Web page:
Carlos Vélez-Ibáñez, ASU Regents’ Professor and director of the ASU School of Transborder Studies, is stepping down from his position. Vélez-Ibáñez looks back at his years as the director of the school.
José Cárdenas: The official launch of the ASU School of Transborder Studies took place in May 2011. Its mission back then was to develop cutting edge transborder knowledge for and with the populations of the U.S. Southwest-Northern Mexico region through socially embedded scholarships, applied research and rigorous instruction. ASU Regents' Professor and director of the ASU's School of Transborder Studies is leaving his position with the school. Here with me to talk about what the school has accomplished and how it has changed is ASU Regents' Professor Carlos Vélez-Ibáñez. Professor Vélez-Ibáñez, welcome back to "Horizonte."
Carlos Vélez-Ibáñez: Thank you
José Cárdenas: I hope we'll have other opportunities in the future, even though you're stepping down from your position. We're going to run a few pictures as we're talking, but tell us about that initial charge -- I mean, it was quite a mouthful that I read -- in terms of what the school was about and what it was intended to be, how did that come about?
Carlos Vélez-Ibáñez: Well, for a lot of years I'd been thinking about the border region as an entity, both sides of the border because, in fact, it's been an integrated economy since the 19th century. But everybody treats the border region as this borderline is sufficient to understand both sides, and it isn't. You have to understand the economic and political and social and ecological aspects of the region, so you can make good public policy concerning the most pressing problems we have in health and education and migration and immigration and community development. Those are areas that the populations on both sides of the border demand to be addressed and to be resolved in some kind of logical and certainly empirical manner rather than just responding to emotion about it.
José Cárdenas: That seems like a no-brainer, and yet the school was unique when you started it.
Carlos Vélez-Ibáñez: It's still unique. As a matter of fact, there's nothing like it. It's the only one of its kind in the United States. There are some institutions, for example, in Mexico that do comparable things like El Colegio de la Frontera Norte, which is probably the best think tank in all of Mexico and certainly in northern Mexico. But there are other institutions that are looking at us as models.
José Cárdenas: Why are they looking at us? What are you doing that's different that hasn't been done before?
Carlos Vélez-Ibáñez: What we're doing very differently is treating the entire region as an entity, as a long historical developmental entity. Therefore, all public policy has to address that reality, rather than making decisions only based on nationality or only making decisions based on one nation or the other. But rather decisions have to be made in concert with both nations, as well as part of a regional entity, rather than separating it by a political border. That's what makes it different.
José Cárdenas: How has the mood changed with respect to how the border is regarded over the last couple of centuries? Because there have been ebbs and flows in terms of how we perceive the border.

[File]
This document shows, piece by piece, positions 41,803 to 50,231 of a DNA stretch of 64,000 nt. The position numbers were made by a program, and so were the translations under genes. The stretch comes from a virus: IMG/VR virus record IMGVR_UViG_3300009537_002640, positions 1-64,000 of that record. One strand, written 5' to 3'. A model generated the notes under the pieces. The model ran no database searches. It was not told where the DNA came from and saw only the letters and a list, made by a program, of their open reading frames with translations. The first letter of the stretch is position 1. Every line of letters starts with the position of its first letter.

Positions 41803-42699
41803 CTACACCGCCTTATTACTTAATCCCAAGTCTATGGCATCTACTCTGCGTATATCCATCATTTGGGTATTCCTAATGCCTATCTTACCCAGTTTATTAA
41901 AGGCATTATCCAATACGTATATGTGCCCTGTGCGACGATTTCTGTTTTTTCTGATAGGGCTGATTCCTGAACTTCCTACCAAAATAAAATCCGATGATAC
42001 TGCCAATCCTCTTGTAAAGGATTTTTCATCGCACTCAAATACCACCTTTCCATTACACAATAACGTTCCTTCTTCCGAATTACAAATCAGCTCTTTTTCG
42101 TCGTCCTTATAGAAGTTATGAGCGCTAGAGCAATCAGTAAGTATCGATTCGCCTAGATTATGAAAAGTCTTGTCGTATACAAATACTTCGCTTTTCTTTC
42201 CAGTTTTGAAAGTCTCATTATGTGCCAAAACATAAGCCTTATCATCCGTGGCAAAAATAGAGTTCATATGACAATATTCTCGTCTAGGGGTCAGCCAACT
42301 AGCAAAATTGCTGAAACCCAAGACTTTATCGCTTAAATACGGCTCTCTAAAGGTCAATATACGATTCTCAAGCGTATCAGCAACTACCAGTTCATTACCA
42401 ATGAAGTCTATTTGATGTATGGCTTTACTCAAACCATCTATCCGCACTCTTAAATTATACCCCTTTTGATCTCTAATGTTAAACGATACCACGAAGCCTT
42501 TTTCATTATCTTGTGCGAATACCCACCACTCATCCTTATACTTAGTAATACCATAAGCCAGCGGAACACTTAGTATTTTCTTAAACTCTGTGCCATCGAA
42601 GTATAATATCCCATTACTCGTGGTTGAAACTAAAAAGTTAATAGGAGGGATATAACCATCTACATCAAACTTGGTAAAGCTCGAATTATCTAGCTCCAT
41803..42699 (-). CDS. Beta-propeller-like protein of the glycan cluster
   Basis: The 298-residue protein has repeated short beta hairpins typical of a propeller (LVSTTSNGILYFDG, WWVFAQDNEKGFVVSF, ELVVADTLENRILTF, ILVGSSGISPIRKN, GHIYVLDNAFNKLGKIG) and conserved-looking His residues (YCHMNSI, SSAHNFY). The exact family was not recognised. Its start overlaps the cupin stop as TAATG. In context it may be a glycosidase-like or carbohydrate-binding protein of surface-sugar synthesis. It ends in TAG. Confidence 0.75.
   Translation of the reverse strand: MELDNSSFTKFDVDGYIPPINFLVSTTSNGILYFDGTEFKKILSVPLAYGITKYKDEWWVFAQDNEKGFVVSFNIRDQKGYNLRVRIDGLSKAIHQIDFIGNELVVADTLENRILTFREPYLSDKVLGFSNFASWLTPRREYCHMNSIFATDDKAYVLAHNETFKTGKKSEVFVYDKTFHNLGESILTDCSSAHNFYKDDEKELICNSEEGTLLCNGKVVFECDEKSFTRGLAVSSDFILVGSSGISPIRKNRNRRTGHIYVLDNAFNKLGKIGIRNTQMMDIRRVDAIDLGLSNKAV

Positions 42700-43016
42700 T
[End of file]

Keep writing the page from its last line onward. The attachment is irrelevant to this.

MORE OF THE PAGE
Carlos Vélez-Ibáñez: Well, the border itself, of course, is an interesting entity in and of itself. It was developed very shortly. It hasn't been around forever. The problem is that most people treat the border as if it were a permanent entity who existence is milliennial, rather than only 160 years old. The presence of the United States in this region is only 160 years old. When you look at the Spanish and Mexican present then it's much longer. But that doesn't give some kind of primacy to either one, but it does suggest that we have to understand this long term development over time. So that we have, for example, in the 19th century construction of cotton, cattle, mining, all of this, these kind of industrial modes of developing on a regional basis, not just on the American side or the Mexican side, but rather developing over time, so that people and labor and migration have been part of a much longer process. And with the advent of NAFTA and transnational economies, that accentuates the need for mor rational policies in regard to human population and labor, who actually, in fact, are the one who have to carry out these much broader economic and social processes.
José Cárdenas: But what's changed from the 19th century to now? I mean, obviously there are differences. How does that impact this? And I apologize but we're almost out of time.
Carlos Vélez-Ibáñez: [laughter]
José Cárdenas: We'll have you back, I promise.
Carlos Vélez-Ibáñez: Well, there are both obvious actions and reactions to both. Unfortunately, you have also an opposite trend, and that is a reliance on nationalistic kinds of notions of the border. The fact of the matter is the border has always had an evolutionary migratory round trip process since the 19th century. The border in this particular region was only established in 1853, at least the southern Arizona part. The rest was established in 1848. So, you've always had migratory populations moving back and forth, very much dependent on the economic structures that were operating at the moment.
José Cárdenas: But we haven't had a school like yours to study it, and it deserves a lot more time than we're able to give it tonight, but we'll have you back to discuss it before you're gone on your sabbatical. I promise you.
Carlos Vélez-Ibáñez: Thank you very much it's a pleasure to see you.
José Cárdenas: That is our show for tonight, I'm Jose Cardenas have good evening.
Carlos Vélez-Ibáñez:ASU Regents' Professor and Director, School of Transborder Studies at Arizona State University;